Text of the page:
Red Oak Picket Fence

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Project by JBrow posted 03-09-2016 07:39 PM 1900 views 0 times favorited 7 comments Add to Favorites Watch

I had a bunch of red oak and an ugly backyard chain link fence that the Black Lab/Shepard mix dog could climb, so I built a picket fence. The major challenge of this project was its shear scope. There were a lot of parts that quickly overwhelmed my workshop.

The pickets are joined to the top and bottom rails with half lap joints. The cap rail has a glued-up dado that slips over the top picket rail and is secured with painted stainless steel screws. The posts are hollow boxes that slipped on and were secured to concrete filed painted electrical conduit. Glued-up dados on the posts accept the picket panels, secured with SS screws. The post caps are pyramids that fasten to the hollow posts. All horizontal surfaces are either beveled or rounded over to shed water. The posts are about 3” – 4” off the ground. Pressure treated lumber attached to the electrical conduit forming a channel under the fence which is filled with stone.

The gate hinge is also made from red oak. The oak laces together like a piano hinge and the fence and gate assemblies are held together with a ½” steel rod. The gate latch is also red oak.

Sikkens SRD was used to protect the wood, but because it failed to give even a full seasons protection, I switched to Sikkens Cetol 1 RE. It required sanding the entire fence (a nightmare), but it seems to be holding up better. There is very little checking, no rot, and the Titebond III water resistant glue continues doing its job. The only structural problem is a sagging gate, probably due to constant weight of the gate and the natural sponginess of the wood hinge. I am considering adding marine hardware consisting of a cable and turn buckle to help support the weight of the gate, but have not yet decided.

The fence has been installed for at least 6 years and after adding a wood lock to the gate latch (the Lab learned how to open the original gate latch); the fence still looks good and the Lab stays in the yard – unless the gate is left open.

7 comments so far

View BurlyBob's profile


8855 posts in 3349 days

#1 posted 03-09-2016 07:48 PM

That’s a really nice looking fence.

View david38's profile


3518 posts in 3427 days

#2 posted 03-09-2016 09:13 PM

nice work

View robscastle's profile


7878 posts in 3288 days

#3 posted 03-10-2016 07:05 AM

The fence looks great,
BTW was there a bit of a nip in the air as you were building it?
Or maybe it was just the fact your tools felt a little cooler than normal?

-- Regards Rob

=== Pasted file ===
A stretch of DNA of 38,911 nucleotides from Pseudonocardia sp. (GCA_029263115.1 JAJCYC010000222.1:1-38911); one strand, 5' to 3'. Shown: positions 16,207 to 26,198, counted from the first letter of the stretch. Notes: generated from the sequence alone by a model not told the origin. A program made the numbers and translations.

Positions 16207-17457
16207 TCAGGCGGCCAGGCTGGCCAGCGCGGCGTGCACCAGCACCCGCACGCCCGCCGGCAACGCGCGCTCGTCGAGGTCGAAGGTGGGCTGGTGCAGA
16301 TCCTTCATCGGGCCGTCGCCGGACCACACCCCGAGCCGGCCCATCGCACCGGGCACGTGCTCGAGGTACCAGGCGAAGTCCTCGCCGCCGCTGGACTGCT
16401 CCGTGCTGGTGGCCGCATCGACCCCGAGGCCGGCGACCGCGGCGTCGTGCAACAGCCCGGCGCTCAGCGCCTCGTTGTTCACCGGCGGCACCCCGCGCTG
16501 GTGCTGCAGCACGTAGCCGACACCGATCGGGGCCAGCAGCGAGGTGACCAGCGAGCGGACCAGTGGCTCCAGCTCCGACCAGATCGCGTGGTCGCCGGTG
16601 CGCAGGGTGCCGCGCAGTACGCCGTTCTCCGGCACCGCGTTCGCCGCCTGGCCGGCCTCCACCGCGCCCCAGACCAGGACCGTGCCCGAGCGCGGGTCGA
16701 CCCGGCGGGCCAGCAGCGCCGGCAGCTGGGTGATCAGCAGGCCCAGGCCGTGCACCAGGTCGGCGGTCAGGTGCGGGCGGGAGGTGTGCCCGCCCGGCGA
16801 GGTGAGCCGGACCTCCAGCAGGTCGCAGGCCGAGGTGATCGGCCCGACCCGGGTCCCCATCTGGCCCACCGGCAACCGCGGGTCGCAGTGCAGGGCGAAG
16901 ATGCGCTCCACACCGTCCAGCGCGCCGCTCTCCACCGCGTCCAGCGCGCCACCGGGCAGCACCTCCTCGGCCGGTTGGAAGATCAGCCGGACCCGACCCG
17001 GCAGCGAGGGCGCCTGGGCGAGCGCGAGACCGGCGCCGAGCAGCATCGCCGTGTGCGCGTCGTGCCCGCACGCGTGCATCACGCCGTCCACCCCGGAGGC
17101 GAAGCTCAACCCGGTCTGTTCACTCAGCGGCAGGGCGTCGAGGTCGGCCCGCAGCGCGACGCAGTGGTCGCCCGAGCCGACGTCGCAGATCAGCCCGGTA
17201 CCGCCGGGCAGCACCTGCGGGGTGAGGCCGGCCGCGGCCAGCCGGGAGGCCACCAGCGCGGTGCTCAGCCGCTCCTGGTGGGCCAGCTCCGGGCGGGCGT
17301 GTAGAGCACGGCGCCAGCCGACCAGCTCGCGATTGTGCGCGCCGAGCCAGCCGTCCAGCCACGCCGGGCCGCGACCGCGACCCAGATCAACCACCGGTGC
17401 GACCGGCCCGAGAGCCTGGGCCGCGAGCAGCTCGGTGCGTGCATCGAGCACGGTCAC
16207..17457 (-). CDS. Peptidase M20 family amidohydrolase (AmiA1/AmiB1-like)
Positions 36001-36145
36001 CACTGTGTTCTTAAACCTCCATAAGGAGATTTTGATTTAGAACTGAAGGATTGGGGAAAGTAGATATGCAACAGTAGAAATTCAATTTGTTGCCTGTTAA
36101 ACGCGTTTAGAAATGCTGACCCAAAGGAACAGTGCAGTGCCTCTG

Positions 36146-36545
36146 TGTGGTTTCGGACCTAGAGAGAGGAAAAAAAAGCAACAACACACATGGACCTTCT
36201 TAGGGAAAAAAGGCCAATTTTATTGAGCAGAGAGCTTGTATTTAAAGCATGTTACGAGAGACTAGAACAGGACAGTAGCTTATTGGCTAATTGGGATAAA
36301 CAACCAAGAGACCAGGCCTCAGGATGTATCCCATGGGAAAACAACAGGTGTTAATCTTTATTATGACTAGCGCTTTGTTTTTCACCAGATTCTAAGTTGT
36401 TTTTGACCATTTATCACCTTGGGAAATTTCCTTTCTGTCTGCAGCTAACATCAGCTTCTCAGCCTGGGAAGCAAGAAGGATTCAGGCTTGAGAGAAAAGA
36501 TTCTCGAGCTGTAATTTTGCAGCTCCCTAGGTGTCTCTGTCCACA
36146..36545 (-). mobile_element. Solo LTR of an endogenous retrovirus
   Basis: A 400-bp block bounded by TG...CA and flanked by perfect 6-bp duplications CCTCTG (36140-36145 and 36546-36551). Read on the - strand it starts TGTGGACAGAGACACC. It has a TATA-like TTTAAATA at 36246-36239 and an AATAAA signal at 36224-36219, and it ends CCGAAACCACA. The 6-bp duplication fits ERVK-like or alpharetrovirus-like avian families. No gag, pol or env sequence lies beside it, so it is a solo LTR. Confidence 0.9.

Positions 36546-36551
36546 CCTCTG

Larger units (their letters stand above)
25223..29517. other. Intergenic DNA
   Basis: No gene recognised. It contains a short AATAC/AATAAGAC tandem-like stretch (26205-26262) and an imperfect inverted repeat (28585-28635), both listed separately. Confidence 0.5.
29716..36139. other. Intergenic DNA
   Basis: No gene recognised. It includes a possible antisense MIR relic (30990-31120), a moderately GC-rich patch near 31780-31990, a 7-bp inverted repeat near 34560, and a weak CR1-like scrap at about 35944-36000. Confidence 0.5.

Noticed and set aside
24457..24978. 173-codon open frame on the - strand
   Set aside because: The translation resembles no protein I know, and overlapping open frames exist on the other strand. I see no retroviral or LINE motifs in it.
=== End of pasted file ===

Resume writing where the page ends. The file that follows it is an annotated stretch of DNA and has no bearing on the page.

View CaptainSkully's profile


1615 posts in 4642 days

#4 posted 03-10-2016 02:23 PM

Awesome fence! The nice thing about Cetol is that it breathes. Put one coat a day on for a week, then one coat a year and it should stay nice forever.

-- You can't control the wind, but you can trim your sails

View a1Jim's profile


118162 posts in 4661 days

#5 posted 03-10-2016 02:28 PM

Looks great but I wonder about Red oak outside,it’s not a good wood for outdoors.


View JBrow's profile


1368 posts in 2004 days

#6 posted 03-10-2016 03:35 PM


When I do my detailed inspection of the fence when spring finally arrives, I will keep multiple coats in mind. I do not remember whether I applied one coat or two after re-sanding the fence – probably 2. I do know that I did not apply as many coats as you recommend. Neither the company nor Twin Creek Log Home Supply, from whom I bought the Cetol, mentioned this number of coats. However Sikkens does say on their product label, at least for SRD, that hardwoods require more applications. If I observe wear through of the Cetol, I will multi-coat this spring. By the way and as you know, the stuff really stinks up the backyard. They did reduce their VOCs, but it still off-gases badly.


Red oak is an open pore wood and sucks up moisture like a sponge. I am not sure why the fence has held up well. Perhaps because the fence is designed to shed standing water and it is open on most surfaces to the air coupled with the fact that I have kept on top of maintenance.

I had a lot of red oak, so that is what I used. However, if I would have had to buy wood, I probably would have selected cedar or redwood.


Thanks for the comments!

View a1Jim's profile


118162 posts in 4661 days

#7 posted 03-10-2016 03:39 PM

I understand using what you have ,I hope the recoating helps it last longer.Unlike red oak white oak holds up relatively well outdoors. You still did a good job.


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